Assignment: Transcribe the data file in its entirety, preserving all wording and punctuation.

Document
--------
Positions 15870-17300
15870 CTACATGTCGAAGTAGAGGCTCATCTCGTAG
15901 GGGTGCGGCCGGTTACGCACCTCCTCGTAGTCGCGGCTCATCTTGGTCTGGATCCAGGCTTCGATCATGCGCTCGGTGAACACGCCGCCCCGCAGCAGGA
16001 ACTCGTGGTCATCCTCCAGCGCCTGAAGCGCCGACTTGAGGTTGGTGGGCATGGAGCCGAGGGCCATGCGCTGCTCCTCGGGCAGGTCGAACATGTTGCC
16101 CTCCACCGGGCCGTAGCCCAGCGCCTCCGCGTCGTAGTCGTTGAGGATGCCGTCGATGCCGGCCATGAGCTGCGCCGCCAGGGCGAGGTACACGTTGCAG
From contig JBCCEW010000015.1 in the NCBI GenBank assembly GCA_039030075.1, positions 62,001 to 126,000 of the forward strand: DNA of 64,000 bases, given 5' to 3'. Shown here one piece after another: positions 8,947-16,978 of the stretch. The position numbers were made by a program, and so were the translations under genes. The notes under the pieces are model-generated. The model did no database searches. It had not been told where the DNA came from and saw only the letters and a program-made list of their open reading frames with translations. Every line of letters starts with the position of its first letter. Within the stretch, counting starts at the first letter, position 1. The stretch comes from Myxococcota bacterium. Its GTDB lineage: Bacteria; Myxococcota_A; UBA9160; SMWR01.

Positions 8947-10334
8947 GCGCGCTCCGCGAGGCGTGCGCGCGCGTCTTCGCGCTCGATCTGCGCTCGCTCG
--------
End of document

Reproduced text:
Positions 15870-17300
15870 CTACATGTCGAAGTAGAGGCTCATCTCGTAG
15901 GGGTGCGGCCGGTTACGCACCTCCTCGTAGTCGCGGCTCATCTTGGTCTGGATCCAGGCTTCGATCATGCGCTCGGTGAACACGCCGCCCCGCAGCAGGA
16001 ACTCGTGGTCATCCTCCAGCGCCTGAAGCGCCGACTTGAGGTTGGTGGGCATGGAGCCGAGGGCCATGCGCTGCTCCTCGGGCAGGTCGAACATGTTGCC
16101 CTCCACCGGGCCGTAGCCCAGCGCCTCCGCGTCGTAGTCGTTGAGGATGCCGTCGATGCCGGCCATGAGCTGCGCCGCCAGGGCGAGGTACACGTTGCAG
From contig JBCCEW010000015.1 in the NCBI GenBank assembly GCA_039030075.1, positions 62,001 to 126,000 of the forward strand: DNA of 64,000 bases, given 5' to 3'. Shown here one piece after another: positions 8,947-16,978 of the stretch. The position numbers were made by a program, and so were the translations under genes. The notes under the pieces are model-generated. The model did no database searches. It had not been told where the DNA came from and saw only the letters and a program-made list of their open reading frames with translations. Every line of letters starts with the position of its first letter. Within the stretch, counting starts at the first letter, position 1. The stretch comes from Myxococcota bacterium. Its GTDB lineage: Bacteria; Myxococcota_A; UBA9160; SMWR01.

Positions 8947-10334
8947 GCGCGCTCCGCGAGGCGTGCGCGCGCGTCTTCGCGCTCGATCTGCGCTCGCTCG